In his review of a collection of essays about what Tolstoy’s great novel has to say about war, Donald Rayfield points out a number of fascinating convergences between Tolstoy’s novel and Thackeray’s:
When considering its narrative, we cannot ignore the fact that, however well researched and evoked, the Napoleonic war is a background to a surprisingly conventional novel of peace — conventional, for Tolstoy takes as his model Thackeray's Vanity Fair, a novel to comfort all balding men with bad teeth. Like Thackeray, only far more murderous, Tolstoy gets rid of the minx (Becky Sharp or Hélène Kuragina), kills off his handsome hero in a pivotal battle (Captain Osborne at Waterloo or Prince Andrei after Borodino), and chastens his naive heroine (Amelia or Natasha) into learning to love the avuncular older man (William Dobbin or Pierre Bezukhov), and to prize moral over physical beauty. Both novels are about native (English or Russian) values and morals superseding French ones.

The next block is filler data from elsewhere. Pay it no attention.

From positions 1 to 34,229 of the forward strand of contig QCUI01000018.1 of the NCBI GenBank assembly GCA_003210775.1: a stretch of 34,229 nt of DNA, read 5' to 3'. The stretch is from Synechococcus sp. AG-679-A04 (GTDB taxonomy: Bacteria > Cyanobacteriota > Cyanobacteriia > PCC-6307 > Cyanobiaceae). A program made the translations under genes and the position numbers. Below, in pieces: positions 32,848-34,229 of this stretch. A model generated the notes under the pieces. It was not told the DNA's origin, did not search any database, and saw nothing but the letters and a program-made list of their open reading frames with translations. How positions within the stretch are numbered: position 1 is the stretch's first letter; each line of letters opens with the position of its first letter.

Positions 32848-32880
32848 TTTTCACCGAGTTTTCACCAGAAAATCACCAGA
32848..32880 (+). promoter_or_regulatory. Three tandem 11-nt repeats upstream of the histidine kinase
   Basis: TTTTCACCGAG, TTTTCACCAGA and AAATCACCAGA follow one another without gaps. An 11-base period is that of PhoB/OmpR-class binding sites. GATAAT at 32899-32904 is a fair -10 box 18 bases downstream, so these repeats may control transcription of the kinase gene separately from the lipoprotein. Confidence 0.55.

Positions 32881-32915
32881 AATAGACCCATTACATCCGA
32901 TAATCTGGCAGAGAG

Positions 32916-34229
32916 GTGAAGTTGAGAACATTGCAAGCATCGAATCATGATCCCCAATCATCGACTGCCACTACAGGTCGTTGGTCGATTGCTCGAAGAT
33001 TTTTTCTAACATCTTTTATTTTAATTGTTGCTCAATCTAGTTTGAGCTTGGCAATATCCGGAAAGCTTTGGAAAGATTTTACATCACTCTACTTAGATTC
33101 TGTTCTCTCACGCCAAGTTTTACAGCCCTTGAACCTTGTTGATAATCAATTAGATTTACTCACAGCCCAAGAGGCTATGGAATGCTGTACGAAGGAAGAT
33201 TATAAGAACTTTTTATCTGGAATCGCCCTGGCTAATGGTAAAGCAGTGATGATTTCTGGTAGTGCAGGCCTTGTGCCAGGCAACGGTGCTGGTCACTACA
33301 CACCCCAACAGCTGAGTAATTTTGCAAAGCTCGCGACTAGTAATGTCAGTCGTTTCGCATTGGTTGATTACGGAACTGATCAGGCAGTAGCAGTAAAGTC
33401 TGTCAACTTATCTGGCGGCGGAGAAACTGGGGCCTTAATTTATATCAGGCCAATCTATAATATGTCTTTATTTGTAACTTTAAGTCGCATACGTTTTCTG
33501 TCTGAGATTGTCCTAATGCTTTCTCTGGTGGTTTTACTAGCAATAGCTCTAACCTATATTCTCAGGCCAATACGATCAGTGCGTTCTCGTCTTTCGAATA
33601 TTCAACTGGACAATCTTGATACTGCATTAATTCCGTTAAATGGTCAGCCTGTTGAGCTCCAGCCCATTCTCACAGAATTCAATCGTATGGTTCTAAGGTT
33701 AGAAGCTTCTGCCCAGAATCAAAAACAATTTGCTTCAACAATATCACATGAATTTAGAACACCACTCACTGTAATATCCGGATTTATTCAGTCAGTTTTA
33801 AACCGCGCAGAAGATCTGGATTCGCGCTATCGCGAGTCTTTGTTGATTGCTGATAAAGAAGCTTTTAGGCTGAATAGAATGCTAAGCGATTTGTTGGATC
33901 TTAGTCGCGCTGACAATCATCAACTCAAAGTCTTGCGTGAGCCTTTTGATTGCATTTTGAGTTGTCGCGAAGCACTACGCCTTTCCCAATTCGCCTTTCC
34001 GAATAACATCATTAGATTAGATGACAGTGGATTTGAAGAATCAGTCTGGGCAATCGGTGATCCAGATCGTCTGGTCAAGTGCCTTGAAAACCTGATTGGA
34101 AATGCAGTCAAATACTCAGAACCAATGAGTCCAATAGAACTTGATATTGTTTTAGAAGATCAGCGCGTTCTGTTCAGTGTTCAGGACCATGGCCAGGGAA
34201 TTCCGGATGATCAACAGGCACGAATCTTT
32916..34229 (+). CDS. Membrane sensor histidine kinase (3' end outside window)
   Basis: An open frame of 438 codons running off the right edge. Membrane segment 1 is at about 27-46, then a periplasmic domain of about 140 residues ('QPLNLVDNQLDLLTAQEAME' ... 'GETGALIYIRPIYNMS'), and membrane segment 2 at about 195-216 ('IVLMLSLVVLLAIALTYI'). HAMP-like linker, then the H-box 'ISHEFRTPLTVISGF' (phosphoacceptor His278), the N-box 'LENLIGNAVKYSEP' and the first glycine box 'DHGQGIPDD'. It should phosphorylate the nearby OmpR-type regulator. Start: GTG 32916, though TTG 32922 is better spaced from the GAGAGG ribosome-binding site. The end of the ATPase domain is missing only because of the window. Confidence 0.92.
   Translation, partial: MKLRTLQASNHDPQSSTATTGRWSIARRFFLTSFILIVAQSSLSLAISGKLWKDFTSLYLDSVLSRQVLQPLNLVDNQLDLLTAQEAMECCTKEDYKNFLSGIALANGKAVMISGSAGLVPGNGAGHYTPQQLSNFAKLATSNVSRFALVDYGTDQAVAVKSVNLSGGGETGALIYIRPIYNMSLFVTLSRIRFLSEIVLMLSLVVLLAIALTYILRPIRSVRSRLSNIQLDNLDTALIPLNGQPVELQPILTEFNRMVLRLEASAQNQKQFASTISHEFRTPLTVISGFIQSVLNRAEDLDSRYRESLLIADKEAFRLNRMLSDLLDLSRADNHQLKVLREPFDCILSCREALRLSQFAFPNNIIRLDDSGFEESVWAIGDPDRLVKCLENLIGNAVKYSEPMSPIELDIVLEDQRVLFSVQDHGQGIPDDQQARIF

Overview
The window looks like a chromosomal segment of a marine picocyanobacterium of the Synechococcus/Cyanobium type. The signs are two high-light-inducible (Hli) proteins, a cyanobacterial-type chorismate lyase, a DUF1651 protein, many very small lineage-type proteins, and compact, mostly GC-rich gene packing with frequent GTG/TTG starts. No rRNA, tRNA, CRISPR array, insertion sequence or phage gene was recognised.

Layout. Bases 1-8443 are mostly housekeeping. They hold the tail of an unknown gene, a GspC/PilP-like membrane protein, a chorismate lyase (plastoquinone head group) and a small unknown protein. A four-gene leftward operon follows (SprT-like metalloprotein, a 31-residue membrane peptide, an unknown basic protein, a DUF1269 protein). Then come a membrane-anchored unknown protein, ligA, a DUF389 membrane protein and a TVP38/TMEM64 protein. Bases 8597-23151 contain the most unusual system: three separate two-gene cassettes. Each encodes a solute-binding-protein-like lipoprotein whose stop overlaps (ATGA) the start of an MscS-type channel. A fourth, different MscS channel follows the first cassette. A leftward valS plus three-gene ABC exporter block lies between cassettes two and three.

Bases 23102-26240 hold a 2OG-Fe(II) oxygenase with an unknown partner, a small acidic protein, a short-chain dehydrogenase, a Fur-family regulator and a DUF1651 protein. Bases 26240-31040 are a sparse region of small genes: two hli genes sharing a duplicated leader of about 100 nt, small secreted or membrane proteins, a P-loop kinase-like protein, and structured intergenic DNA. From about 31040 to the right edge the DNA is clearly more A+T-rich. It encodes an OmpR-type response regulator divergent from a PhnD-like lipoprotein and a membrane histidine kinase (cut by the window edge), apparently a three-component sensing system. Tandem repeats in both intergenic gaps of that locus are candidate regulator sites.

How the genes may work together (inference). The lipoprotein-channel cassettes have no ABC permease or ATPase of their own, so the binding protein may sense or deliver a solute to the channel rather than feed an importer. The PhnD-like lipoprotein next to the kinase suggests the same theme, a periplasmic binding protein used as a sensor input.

Rayfield, who dismisses the contributors’ uncritical acceptance of Tolstoy’s “Jehovah-like” assertion that his great work is “not a novel, not an epic,” makes clear to what an extent it is very much a novel, in fact very much one on the Thackery’s model.
Rayfield, Donald. “Dismissed.” Times Literary Supplement (30 November 2012): 26.
Tolstoy on War: Narrative Art and Historical truth in “War and Peace”. ed. Rick McPeak and Donna Tussing Orwin. Ithaca, New York: Cornell University Press, 2012,
Last modified 24 February 2016